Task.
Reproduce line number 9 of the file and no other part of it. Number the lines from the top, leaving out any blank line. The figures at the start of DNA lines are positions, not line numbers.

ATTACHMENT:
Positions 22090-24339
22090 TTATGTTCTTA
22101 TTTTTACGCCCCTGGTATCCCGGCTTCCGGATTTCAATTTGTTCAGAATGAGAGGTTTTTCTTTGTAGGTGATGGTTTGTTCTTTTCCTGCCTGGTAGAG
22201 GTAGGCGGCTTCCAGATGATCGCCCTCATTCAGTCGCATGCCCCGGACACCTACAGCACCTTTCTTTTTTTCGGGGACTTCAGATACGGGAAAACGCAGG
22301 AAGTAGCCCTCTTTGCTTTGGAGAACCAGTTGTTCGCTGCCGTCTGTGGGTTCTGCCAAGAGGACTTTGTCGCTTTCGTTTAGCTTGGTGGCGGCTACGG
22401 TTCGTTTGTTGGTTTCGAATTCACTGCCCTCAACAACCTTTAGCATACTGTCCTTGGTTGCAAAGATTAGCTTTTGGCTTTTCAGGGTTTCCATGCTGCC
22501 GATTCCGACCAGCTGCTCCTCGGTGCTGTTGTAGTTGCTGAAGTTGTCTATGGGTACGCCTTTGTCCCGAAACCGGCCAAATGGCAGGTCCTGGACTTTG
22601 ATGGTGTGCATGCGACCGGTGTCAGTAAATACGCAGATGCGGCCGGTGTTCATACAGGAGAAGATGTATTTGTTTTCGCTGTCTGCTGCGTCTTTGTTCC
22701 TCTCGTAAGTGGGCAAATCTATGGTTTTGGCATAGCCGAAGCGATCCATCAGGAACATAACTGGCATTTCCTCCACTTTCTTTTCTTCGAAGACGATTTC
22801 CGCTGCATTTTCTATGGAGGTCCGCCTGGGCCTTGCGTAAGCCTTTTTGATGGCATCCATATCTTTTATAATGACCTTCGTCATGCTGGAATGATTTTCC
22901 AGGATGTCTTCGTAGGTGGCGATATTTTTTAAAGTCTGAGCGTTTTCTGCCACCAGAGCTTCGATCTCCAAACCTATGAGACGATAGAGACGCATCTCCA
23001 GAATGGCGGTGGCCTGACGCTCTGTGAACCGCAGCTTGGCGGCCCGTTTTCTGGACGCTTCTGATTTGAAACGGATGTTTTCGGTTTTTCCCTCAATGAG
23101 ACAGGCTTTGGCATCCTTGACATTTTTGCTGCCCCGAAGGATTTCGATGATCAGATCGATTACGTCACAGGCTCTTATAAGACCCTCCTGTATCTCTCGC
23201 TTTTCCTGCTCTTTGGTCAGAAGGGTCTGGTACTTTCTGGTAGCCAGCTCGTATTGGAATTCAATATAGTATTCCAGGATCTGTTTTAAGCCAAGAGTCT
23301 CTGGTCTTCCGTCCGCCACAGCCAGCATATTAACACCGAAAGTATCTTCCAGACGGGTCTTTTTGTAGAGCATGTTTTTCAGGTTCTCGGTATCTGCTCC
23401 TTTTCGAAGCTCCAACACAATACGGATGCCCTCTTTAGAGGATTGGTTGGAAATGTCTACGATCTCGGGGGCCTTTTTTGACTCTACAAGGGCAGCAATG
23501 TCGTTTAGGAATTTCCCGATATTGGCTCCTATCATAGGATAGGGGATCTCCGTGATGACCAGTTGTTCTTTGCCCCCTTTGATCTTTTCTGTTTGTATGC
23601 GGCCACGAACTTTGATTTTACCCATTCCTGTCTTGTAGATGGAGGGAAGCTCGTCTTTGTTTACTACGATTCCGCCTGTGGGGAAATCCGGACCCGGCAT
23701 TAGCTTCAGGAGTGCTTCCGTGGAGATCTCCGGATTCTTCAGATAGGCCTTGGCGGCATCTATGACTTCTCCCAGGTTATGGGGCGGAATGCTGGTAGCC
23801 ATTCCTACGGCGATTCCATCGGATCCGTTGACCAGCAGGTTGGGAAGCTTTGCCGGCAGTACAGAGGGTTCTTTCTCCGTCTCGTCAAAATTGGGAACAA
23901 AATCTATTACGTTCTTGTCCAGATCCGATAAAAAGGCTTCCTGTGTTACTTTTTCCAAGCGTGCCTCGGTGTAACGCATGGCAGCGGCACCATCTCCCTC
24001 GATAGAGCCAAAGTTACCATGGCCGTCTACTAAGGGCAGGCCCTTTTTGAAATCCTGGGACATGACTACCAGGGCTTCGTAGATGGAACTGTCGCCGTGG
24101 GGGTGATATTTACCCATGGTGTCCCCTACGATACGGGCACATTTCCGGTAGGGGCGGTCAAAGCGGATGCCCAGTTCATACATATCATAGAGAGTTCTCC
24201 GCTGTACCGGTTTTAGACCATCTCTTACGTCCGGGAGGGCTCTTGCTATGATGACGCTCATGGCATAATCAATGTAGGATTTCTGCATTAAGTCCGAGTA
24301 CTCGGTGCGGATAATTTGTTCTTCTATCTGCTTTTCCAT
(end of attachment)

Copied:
22701 TCTCGTAAGTGGGCAAATCTATGGTTTTGGCATAGCCGAAGCGATCCATCAGGAACATAACTGGCATTTCCTCCACTTTCTTTTCTTCGAAGACGATTTC